This volume presents a contemporary and comprehensive overview of the great diversity of theoretical interests, new ideas, and practical applications that characterize social psychological approaches to stereotyping and prejudice.
All the contributions are written by renowned scholars in the field, with some chapters focusing on fundamental principles, including research questions about the brain structures that help us categorize and judge others, the role of evolution in prejudice, and how prejudice relates to language, communication, and social norms. Several chapters review a new dimension that has frequently been understudied—the role of the social context in creating stereotypes and prejudice. Another set of chapters focuses on applications, particularly how stereotypes and prejudice really matter in everyday life. These chapters include studies of their impact on academic performance, their role in small group processes, and their influence on everyday social interactions.
The volume provides an essential resource for students, instructors, and researchers in social and personality psychology, and is also an invaluable reference for academics and professionals in related fields who have an interest in the origins and effects of stereotyping and prejudice.
Table of Contents
C. Stangor, C.S.Crandall, Introductory Remarks. D Amodio, Neurological Bases of Prejudice. C. Cottrell, J. Park, Evolution and Prejudice. C.S. Crandall, Justifications for Prejudice. J. Tybur, C.D. Navarrete, An Adaptationist Perspective on the Psychology of Prejudice. J. Shapiro, J. Aronson, Stereotype Threat. Y. Kashima, Stereotypes as Situated Social Cognition. F. Pratto, K.Henkel, I.-C. Lee, Prejudice and Power. M. Murphy, Prejudice in Context. J. O’Brien, C. Stangor, Models of Diversity. C. Kaiser, Reactions to Stigmas. M. Hebl, E. King, The Translation of Prejudice into Social Interactions.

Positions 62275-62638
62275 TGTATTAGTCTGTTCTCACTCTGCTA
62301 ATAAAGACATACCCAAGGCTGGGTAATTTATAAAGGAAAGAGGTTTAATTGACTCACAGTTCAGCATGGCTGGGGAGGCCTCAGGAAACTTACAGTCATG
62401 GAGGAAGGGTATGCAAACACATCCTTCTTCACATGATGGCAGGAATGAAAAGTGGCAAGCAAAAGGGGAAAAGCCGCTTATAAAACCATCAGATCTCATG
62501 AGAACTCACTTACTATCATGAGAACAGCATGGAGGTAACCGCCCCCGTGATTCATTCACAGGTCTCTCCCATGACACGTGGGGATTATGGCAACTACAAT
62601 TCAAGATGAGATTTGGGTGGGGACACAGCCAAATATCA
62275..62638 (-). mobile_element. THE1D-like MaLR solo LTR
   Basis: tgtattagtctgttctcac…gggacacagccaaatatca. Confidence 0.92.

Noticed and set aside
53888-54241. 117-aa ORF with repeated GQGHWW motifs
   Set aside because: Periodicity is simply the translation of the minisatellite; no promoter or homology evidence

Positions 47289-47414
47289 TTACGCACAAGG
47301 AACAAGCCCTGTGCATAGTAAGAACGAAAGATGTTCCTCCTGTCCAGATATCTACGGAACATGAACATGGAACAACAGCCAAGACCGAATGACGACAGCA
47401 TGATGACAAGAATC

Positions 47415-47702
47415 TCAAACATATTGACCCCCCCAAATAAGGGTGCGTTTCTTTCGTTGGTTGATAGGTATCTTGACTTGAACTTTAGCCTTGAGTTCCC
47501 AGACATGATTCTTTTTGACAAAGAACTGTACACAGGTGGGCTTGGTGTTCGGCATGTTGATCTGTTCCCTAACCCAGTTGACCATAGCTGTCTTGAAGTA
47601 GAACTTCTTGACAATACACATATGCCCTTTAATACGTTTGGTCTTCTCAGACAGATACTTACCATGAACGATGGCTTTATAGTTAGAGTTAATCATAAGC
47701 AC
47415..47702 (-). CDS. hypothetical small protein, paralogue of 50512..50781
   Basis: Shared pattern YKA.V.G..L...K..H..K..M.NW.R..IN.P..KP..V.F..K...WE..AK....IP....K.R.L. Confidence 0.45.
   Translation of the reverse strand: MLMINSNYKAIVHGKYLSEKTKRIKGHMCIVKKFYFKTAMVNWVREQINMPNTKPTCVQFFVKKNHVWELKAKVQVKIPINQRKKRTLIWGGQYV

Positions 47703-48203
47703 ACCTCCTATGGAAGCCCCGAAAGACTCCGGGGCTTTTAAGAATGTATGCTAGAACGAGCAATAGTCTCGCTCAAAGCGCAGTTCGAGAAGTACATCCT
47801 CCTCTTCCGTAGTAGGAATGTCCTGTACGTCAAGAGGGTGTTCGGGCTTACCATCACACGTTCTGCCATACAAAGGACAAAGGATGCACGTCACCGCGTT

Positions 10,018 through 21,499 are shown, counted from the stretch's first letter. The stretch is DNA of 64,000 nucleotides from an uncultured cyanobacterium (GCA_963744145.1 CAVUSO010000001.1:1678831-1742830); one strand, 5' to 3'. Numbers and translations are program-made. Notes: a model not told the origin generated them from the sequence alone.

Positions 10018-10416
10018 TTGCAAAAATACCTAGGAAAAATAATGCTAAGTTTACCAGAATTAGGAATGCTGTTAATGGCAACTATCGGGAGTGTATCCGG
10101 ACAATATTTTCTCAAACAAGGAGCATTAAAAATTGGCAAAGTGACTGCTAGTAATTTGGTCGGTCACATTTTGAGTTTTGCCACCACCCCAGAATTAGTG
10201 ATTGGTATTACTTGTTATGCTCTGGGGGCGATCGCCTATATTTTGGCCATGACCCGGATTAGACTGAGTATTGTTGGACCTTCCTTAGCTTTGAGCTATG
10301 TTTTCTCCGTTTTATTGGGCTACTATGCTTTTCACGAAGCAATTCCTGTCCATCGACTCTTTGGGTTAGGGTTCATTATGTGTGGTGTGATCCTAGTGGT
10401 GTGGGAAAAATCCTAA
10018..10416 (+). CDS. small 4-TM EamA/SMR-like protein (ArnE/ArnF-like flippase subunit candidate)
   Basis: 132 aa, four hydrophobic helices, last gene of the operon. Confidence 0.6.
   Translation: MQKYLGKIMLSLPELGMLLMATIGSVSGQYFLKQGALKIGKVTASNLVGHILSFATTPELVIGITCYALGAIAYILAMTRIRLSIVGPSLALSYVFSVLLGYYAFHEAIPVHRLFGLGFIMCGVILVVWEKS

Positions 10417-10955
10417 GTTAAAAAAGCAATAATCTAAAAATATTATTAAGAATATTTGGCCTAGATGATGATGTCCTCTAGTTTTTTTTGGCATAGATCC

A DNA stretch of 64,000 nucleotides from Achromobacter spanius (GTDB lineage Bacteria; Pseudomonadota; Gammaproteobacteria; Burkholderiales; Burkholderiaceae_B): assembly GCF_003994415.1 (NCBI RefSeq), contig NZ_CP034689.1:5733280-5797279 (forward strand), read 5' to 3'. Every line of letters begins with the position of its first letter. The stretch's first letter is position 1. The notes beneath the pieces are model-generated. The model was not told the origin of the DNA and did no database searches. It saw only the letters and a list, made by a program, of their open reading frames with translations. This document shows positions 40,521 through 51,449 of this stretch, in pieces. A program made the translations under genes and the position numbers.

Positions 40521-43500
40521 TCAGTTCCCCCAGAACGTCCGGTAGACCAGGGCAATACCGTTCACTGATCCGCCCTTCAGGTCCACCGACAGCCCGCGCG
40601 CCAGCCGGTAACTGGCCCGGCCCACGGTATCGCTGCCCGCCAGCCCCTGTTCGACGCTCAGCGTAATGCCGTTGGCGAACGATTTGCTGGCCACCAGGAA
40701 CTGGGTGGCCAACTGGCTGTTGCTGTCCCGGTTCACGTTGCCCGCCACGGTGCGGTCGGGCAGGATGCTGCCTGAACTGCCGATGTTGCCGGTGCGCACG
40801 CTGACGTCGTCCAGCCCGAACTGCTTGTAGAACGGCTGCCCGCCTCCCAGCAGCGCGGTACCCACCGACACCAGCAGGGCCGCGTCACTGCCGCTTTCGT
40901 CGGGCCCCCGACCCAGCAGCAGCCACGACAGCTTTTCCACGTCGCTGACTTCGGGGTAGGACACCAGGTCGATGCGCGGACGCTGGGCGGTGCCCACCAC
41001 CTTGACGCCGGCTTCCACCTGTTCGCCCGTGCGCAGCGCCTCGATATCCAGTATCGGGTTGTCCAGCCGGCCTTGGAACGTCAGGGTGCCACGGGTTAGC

Charles Stangor is Professor of Psychology at the University of Maryland. His research interests pertain to the development of stereotypes and prejudice and their influences upon individuals who are potential victims of discrimination. He is also researching the psychology of learning and achievement, particularly among college students.
Christian S. Crandall is Professor of Psychology at the University of Kansas. His research concerns issues related to how the expression of prejudice is different from the underlying "genuine" prejudice and the justification of prejudice, particularly through ideology, values, stereotypes, the kinds of explanations people make for bad outcomes, and the underlying psychological nature of political ideology.
"In creating this volume, Strangor and Crandall gathered an impressive team of renowned scholars, providing a variety of theoretical perspectives that represent social psychological approaches to stereotyping and prejudice. The volume is an indispensable resource for social psychologists and academic readers interested in stereotyping and prejudice." –I. I. Katzarska-Miller, Transylvania University, CHOICE Magazine
"The book explores stereotypes and prejudices from a wide range of cutting-edge angles, with novel insights informed by new developments in neuroscience, evolutionary psychology, social cognition, and interpersonal communication. These chapters provide a terrific overview of scientific research that is driving the field forward right now, and fascinating preview of where it is likely to be going next." -- Mark Schaller, Ph.D., University of British Columbia